_{1}

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Dynamics is studied for one-dimensional single-lane traffic flow by means of an extended optimal-velocity model with continuously varied bottleneck strength for nonlinear roads. Two phases exist in this model such as free flow and wide moving jam states in the systems having relatively small values of the bottleneck strength parameter. In addition to the two phases, locally congested phaseappears as the strength becomes prominent. Jam formation occurs with the similar mechanism to the boomerang effect as well as the pinch one in it. Wide scattering of the flow-density relation in fundamental diagram is found in the congested phase.

Study of phase transition behavior in vehicular dynamics is one of the interesting themes in traffic systems. Kerner has proposed the three-phase traffic theory in describing the nature of the dynamics [

Recently, critical discussions to the theory have been expressed by Schönhof and Helbing [

As shown in the above place, Schönhof and Helbing questioned the three-phase traffic theory [

There have been various models proposed in simulating traffic dynamics in highways. The optimal-velocity (OV) model, proposed by Bando et al. [

We find complex geometry in actual highways, for instance, such as horizontal curves, uphill gradients, downhill slopes, ramps, and other structures. Drivers should incessantly adjust their speed in responding to road shape. There has been negative correlation between actual operating speed of vehicles and road curvature at each measuring point on highways [

We introduce the effect of bottleneck strength into the OV model. First, in the original OV model, the equation of motion for each vehicle is given as [

where

Recently it was applied to the system with the effects of gravitational force on road or highway tollgates [

Let us imagine vehicle movements, for instance, on horizontally curved roads. We have introduced the function

where

when road shape is continuously periodic like a sine curve, the road curvature is expressed by

where

where

We have simulated the time development of positions and velocities of vehicles with Equation (1). In this paper the function

As shown in

The different behavior has been found for larger values of the parameter

Fundamental diagram as the relation between flow and density of the system. Open triangles are for the system with, open circles for, filled triangles for, and filled circles for

the density region between

In summary of this section, we observed the existence of two states in the fundamental diagram of the systems for relatively small values as

In order to know dynamic features of vehicles, we have obtained the time development of positions of all vehicles constructed in the system. First we examined the case of

The other patterns have been found for different values of

We have examined the development at

Time developments of positions of all vehicles in the system. (a) for and; (b) for and; (c) for and; (d) for and; (e) for and; and (f) for and. Time range is between and for these figures

Let us examine the case for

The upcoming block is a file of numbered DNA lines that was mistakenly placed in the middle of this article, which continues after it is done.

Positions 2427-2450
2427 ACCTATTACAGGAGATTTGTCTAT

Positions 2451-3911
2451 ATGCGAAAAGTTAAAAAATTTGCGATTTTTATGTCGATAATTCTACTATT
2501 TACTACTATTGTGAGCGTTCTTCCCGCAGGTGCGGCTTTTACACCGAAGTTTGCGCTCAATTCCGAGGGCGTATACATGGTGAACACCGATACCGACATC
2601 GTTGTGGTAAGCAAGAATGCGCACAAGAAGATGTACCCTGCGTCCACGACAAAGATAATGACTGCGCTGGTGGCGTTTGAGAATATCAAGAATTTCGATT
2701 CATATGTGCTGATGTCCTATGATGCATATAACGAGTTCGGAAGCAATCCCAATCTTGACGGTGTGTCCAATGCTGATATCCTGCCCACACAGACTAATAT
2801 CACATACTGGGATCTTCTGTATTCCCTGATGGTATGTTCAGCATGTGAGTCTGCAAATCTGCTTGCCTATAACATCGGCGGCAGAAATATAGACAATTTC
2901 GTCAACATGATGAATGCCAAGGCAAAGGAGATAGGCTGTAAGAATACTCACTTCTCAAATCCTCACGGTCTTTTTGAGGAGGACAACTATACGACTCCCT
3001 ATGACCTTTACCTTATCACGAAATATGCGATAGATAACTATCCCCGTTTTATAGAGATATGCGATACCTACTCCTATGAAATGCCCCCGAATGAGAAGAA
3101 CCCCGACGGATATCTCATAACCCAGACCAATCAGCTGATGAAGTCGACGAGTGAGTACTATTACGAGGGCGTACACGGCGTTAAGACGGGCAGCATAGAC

From

As shown in Figures 2(a)-(f) there have been various congestion patterns in the present model. In this section we examine jam formation process in detail. In clarifying the jamming mechanism, it is effective to refer to the three dimensional diagram of time development of local density of the system [

We have recognized the formation of regularly arranged narrow jams as shown in

We have observed another pattern concerning narrow jam formation.

Kerner has suggested that the general pattern is the important concept as the jam formation mechanism on highways. The pattern is as follows [

Three dimensional projections of time developments of local density as a function of position. (a) for and, (b) for with, and (c) for with

into a high density state. Then local perturbation grows and it forms narrow jams. The self-compressed state is called as the pinch effect. The wide jams are formed by merging and dissolution of the jams.

We see the process of wide jam formation from the pinch region.

Wide scattering of flow-density relation with time has been a characteristic feature of the SF state [

Time developments of positions of vehicles in the system. The vehicles whose velocity is less than 1.1 are depicted. (a) for as and (b) for as. Time range is between and for these figures

In actual measurement, the q-d relation on a fixed position on highways was evaluated as one minute interval [_{p}.

In this paper we have found various patterns of congested states as shown in Figures 2(a)-(f). Schönhof and Helbing have classified the states into five patterns such as MLC, OCT, PLC, SGW, and HCT [

(a) Variation of local flow-densityrelation at the position for the system with and. Abscissa is for density and ordinate for flow at the position. Small dots are depicted with time interval. (b) Variation of time-averaged local flow-density relation at the same position. The values of and are and. Time average is taken over for both of density and flow. Succeeded points in time are connected with lines

serious accidents with lane closing [

Vehicular dynamics has been simulated for one-dimensional single-lane traffic flow by means of the optimal-velocity model with continuously varied bottleneck strength for nonlinear lanes. The strength is adjusted with the value of the parameter

Two phases exist in the systems for relatively small values of the parameter as

Locally defined flow-density relation without time average describes a round triangle shape with tapering vertices. This is almost similar to the shape schematically illustrated by Kerner as the area of the SF state in the fundamental diagram. The present model succeeds to reproduce the widely scattering behavior in the time averaged flow-density relation. This is identical with the fundamental diagrams actually observed in highways.